Genevieve Vieira
3 minute read
6 Feb 2014
6:00 am

Low-budget innovation helps get people reading

Genevieve Vieira

We've all sat through business meetings where the phrase "think out the box" is thrown around.

HONEST LIVING. Philane Dladla reading and reviewing on the corner of Empire and Yale Roads. Pictures: Tebogo Malope.

In most cases, it’s used so often its meaning has grown stale. Whether you are firmly fixed in your “box” or practice lateral thinking daily, it isn’t until someone comes up with a really novel idea that you realise the possibilities are endless.

Philane Dladla, 24, has always had a passion for reading. Growing up he would read anything and everything he could get his hands on. Recei-ving his first stack of books at age nine from the family of a family friend who had died, Dladla was (at the time) limited by his home language, Zulu. Due to the fact that the books were all in English, he chose to forgo toys in order to study the language and subsequently be able to read the books. His childhood was one of constant learning and growth.

Today he proudly reviews and sells books on Empire Road, sharing their contents with passers-by and making a living in a unique way.

“But it’s not about the money,” he says.

“I love getting people addicted to books. It puts a smile on my face whenever I see someone reading. You can tell so much about what’s going on in a person’s life by the books they read. I like to get to know my customers and what they like. When I receive a book, I always have an idea in mind of who I want to sell it to. And you can’t find a book- shop with such good books at the prices I have.”

Dladla, carrying a rucksack filled with novels from every genre and weighing the equivalent of a sack of potatoes, started his business with only a few old books that were sitting on a shelf collecting dust. He asked his buyers to return the books when they were done with them and exchange them for something else. Before he knew it, people were coming with triple the amount of stock, donating them to Dladla’s enterprise.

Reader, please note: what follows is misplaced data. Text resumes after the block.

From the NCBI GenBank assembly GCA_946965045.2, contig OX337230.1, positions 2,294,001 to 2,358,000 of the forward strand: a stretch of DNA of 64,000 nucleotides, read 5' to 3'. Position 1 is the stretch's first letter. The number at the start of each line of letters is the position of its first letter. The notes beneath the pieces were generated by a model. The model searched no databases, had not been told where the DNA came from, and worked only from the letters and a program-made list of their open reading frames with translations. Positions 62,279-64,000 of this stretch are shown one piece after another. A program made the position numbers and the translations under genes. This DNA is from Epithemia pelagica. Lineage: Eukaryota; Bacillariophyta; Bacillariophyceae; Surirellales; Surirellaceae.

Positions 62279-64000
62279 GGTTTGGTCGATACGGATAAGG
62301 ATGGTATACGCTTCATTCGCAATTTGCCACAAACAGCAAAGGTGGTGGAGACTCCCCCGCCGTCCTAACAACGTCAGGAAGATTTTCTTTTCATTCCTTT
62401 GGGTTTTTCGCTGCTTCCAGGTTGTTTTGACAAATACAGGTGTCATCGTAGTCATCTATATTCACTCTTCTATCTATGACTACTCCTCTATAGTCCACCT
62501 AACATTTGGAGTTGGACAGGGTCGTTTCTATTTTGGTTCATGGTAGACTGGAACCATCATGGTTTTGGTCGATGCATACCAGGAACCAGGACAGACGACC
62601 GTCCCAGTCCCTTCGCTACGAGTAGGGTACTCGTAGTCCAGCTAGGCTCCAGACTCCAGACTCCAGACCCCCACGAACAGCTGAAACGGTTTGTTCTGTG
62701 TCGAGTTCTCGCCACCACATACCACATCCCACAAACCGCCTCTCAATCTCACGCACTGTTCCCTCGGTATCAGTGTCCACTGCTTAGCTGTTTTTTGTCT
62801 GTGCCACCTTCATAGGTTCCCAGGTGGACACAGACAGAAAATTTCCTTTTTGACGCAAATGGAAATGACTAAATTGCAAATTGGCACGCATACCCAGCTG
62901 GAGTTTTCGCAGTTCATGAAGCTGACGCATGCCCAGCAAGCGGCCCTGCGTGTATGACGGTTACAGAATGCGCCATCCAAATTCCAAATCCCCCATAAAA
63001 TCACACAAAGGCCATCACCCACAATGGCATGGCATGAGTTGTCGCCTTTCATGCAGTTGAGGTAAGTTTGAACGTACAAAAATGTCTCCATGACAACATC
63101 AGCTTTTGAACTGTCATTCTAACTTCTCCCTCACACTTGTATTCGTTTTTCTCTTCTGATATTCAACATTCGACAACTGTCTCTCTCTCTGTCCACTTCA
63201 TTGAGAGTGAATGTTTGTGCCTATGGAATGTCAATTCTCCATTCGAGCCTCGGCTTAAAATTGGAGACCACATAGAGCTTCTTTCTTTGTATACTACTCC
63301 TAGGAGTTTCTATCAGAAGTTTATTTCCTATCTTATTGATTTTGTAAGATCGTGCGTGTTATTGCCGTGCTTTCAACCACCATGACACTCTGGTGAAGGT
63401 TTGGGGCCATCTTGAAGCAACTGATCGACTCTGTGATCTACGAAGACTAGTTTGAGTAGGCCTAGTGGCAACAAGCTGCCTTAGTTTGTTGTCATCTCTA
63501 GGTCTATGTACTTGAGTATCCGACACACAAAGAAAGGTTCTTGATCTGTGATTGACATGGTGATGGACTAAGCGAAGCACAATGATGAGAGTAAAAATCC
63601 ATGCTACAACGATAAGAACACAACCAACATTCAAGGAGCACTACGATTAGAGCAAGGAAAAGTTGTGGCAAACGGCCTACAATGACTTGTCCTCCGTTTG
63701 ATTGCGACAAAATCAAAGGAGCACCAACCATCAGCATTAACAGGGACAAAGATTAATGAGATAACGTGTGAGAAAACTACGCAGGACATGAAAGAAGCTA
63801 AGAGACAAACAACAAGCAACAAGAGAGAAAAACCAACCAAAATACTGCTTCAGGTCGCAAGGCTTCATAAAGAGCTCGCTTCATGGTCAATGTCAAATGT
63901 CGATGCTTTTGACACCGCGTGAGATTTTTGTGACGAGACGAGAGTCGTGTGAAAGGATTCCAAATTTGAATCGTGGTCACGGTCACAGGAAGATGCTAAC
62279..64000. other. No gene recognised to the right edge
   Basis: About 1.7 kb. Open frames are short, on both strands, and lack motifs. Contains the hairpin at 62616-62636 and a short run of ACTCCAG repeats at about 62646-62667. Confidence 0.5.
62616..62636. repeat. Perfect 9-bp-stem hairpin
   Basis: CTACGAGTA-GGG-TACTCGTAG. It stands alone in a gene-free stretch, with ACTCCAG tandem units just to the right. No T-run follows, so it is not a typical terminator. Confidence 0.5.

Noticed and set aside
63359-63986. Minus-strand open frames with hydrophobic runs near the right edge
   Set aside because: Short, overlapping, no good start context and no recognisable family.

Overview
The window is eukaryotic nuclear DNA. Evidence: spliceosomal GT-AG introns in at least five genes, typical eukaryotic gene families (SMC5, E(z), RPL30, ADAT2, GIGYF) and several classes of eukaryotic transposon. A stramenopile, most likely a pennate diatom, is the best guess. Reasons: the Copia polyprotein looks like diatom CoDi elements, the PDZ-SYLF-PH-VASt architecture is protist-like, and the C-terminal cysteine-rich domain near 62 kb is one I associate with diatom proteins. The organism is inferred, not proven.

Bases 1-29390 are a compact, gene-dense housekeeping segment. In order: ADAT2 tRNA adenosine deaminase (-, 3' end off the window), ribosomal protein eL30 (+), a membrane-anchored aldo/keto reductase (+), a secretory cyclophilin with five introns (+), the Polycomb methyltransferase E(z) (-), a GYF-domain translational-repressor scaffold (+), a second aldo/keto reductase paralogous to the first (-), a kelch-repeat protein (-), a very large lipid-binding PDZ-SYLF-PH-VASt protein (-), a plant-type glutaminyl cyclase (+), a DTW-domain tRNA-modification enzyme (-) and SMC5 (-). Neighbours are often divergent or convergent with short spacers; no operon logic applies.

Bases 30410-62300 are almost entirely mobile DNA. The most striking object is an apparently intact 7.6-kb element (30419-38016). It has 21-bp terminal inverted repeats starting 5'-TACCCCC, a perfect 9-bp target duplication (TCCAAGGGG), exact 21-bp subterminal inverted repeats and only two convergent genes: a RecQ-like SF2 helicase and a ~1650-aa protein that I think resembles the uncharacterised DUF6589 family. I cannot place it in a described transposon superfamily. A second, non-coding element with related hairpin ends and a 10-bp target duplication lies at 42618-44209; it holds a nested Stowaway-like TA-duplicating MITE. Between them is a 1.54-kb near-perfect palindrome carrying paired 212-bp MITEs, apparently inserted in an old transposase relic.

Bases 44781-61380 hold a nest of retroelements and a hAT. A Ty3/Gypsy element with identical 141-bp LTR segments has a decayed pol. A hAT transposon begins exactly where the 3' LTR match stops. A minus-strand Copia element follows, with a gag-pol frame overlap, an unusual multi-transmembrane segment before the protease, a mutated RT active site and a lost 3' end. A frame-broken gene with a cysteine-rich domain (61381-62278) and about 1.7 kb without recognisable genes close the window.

The young entrepreneur spends most of his day reading, whether at home or sitting on the side of the road.

“When people are watching Generations, I’m reading,” he says.

Placing a copy of Dan Brown’s Angels and Demons on his coffee table, he says, “This just doesn’t do it for me. You know Dan Brown, he always writes mystery stories about some or other murder. But I won’t criticise it yet, because I am only on Page 155. Maybe on Page 300 there could be a whole different story.”

Always honest about what he thinks, Dladla comments: “If a book is not good, I will tell you. We are all different, though. I see things my way and you see things your own way, so I will make sure I get the right book for you.”

Pulling a copy of Jodi Picoult’s Second Glance out of his bag, he says, “Now this is a good writer. Remember My Sister’s Keeper? What a story! I always recommend this to mothers. Picoult offers such good parenting advice, you can learn a lot from her.”

Unfortunately Dladla is often hounded by the beggars who occupy the same street corner, with whom he once spent nights smoking drugs and getting high.

“I know what it’s like to wake up every morning not knowing what you are going to eat. These guys have become hostile towards me because they see that I am cleaned up and they are bitter that I’m doing something with my life. They say that if I want them to leave me in peace, I must give them all the money I make.

“I work hard to make friends with my customers. They think of me as a ‘somebody’, and that helps me strive to be a better person. I won’t take advantage of people’s kindness.”